One of the most difficult aspects of writing is…

For me, one of the most difficult aspects of writing is…wait for it, wait for it…


Surprise you? Maybe you expected plotting, or coming up with ideas, or writing a synopsis, or even querying a publisher.

After 17 (really? 17?) completed books, I believe I have conquered all of the above. And I have a bit of an in with my current publisher. 😉

But, logically, you’d also think that the amount of time it takes to write a book wouldn’t be so daunting anymore, right?


Before I started writing, I worked as an auditor for the local school system. My job entailed sifting through records to see that checks and balances were in place and that the school operated with good accounting practices. Every day, or every couple of days, I worked at a different school. The longest audits took a week, maybe two, but those were rare. Basically, every time I wrote the report, I wrapped things up and moved on to the next school.

Not with writing.

A writer’s work is NEVER done.

Besides all the planning, the marketing, the promoting–all those extraneous tasks–the actual writing of a book takes months, sometimes years, depending on several factors such as word count, how much time a writer invests, etc.

one of the most difficult aspects of writing writers Dora Hiers Fiction Faith & Foodies

So, coming from a background where I experienced that sense of accomplishment on a daily basis to working on the same project for months…how do I recondition myself? How do I measure my time and feel satisfied with my progress? I…

  1. set daily word count goals to track my progress in an Excel spreadsheet.
  2. don’t focus on the end date, just what I plan to accomplish each day.
  3. write books with varying lengths, just to shake up my schedule a bit.
  4. discovered my peak writing time and use it. With my body clock, I can pump out double the words in the mornings, but after lunch, my word count and creativity declines drastically. So, I write only in the mornings. Of course, that’s not possible for everyone. The point is to find your peak time and reserve that window for writing, as much as possible.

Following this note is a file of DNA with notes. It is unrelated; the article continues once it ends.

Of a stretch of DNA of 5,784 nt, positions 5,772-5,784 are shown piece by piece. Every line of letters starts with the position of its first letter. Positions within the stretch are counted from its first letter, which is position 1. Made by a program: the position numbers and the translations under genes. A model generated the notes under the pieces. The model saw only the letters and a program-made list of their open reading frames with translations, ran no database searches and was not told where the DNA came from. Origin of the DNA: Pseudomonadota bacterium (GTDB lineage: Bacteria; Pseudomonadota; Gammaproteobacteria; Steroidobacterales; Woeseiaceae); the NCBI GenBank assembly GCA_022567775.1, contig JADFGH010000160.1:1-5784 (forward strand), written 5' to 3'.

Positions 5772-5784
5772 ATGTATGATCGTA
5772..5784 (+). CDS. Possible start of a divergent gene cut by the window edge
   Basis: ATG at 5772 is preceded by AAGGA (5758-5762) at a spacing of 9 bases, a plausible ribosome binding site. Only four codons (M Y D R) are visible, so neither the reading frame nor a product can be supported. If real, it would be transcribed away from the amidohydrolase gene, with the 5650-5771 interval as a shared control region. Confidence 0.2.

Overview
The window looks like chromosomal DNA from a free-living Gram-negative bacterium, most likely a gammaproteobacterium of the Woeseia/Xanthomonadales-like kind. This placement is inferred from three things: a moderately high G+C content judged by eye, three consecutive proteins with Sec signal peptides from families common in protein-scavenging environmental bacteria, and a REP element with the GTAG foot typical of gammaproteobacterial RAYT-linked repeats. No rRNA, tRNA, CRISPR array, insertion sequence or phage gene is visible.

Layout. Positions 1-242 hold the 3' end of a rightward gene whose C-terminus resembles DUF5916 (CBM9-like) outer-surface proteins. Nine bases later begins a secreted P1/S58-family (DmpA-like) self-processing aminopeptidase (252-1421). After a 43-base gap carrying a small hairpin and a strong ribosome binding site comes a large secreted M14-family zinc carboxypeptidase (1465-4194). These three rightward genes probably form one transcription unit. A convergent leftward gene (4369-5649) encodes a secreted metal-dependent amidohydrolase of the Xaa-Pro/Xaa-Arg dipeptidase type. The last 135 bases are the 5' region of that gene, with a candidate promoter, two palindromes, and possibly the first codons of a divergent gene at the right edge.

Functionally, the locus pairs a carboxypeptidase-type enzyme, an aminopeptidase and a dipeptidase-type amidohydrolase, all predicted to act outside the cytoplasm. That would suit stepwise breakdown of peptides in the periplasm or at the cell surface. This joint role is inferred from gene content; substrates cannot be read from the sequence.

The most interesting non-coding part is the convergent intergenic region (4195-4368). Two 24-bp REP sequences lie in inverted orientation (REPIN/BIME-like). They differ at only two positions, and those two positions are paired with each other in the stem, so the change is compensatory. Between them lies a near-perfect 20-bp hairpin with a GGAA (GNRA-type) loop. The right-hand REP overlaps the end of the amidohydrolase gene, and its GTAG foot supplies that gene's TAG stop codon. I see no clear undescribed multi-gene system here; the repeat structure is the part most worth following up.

5. garner the support of family and friends. My family and friends all know my writing schedule. OK, so I might’ve growled and answered in monosyllables when they called in the morning just to chat. But, hey, I don’t bother them while they’re working, either.

For my writer friends, what’s the most difficult aspect of writing for you?

For my non-writer friends, how do you gauge your work day? How do you measure your satisfaction for a job well-done?

Rejection…NOT the end of your dreams!

12 books. That’s how many inspirational romances I have contracted and/or published with Pelican Book Group. Twelve. 

Over the last year or so, I have alluded to a tug to write mainstream romance, stories minus a distinct faith element. Sometimes I feel as if I’m the middle of the rope in a tug-o-war. Each side jerks my arm in their direction with equal intensity. 

So, last year I dived in to clean and wholesome romance. No sex scenes, no cursing, no need to hide the books from your kids or grandkiddos. But definitely a tad more heat than most Christian books.  

I finished the first book in the Kester Ranch Cowboys series, Roping the Cowboy, and sent it to four mainstream publishers and two agents. Nine months, four rejections and two no responses later, I finally acknowledged defeat. 

Rejection is NOT the end of your dreams!

Because after reading through the story again, I deserved the rejections. Yes, the romance lacked fullness. Long sentences slowed it down. The first kiss came too late in the story. The heroine wasn’t likable. I could go on…

One publisher cited a detailed list of where it fell short, and awesome crit partners offered critical input to strengthen the story…

If I was willing to invest the time and sweat equity.

Was I? 

We’re not just talking a few hours of edits. This involved a total remodel and would take an entire month, probably more.

At this point, some writers toss their manuscript in the recycle bin or hurl it into the deep recesses of their closet, and wave the white flag. Others sob buckets and fling fiery insults toward the publisher/agent who rejected them. 

Not me. I am forever grateful!

Because their valuable input

1. Pointed out serious flaws in my manuscript and offered the chance to fix them before throwing my baby out into the world.

2. Provided the impetus and lit a fire for me to go indie.

3. Proved that I can do this. That I’m in this writing gig for the long haul. That sometimes the old way is not necessarily the best way for me. That rejection isn’t necessarily a bad thing…

Rejection is NOT the end of your dreams!

God uses our negatives, our perceived failures, and creates something beautiful, life-changing, and totally mind-blowing.

Like a new author name for my non-inspirational titles. And why not a publisher, too? 

Roping the Cowboy by Tori Kayson
Coming OCT 1 with
Grace Legacy Publishing

More on my new name and the steps to create a business later. For now, just know that rejection does NOT have to mean the end of your dreams. It could be the beginning!

You can do this!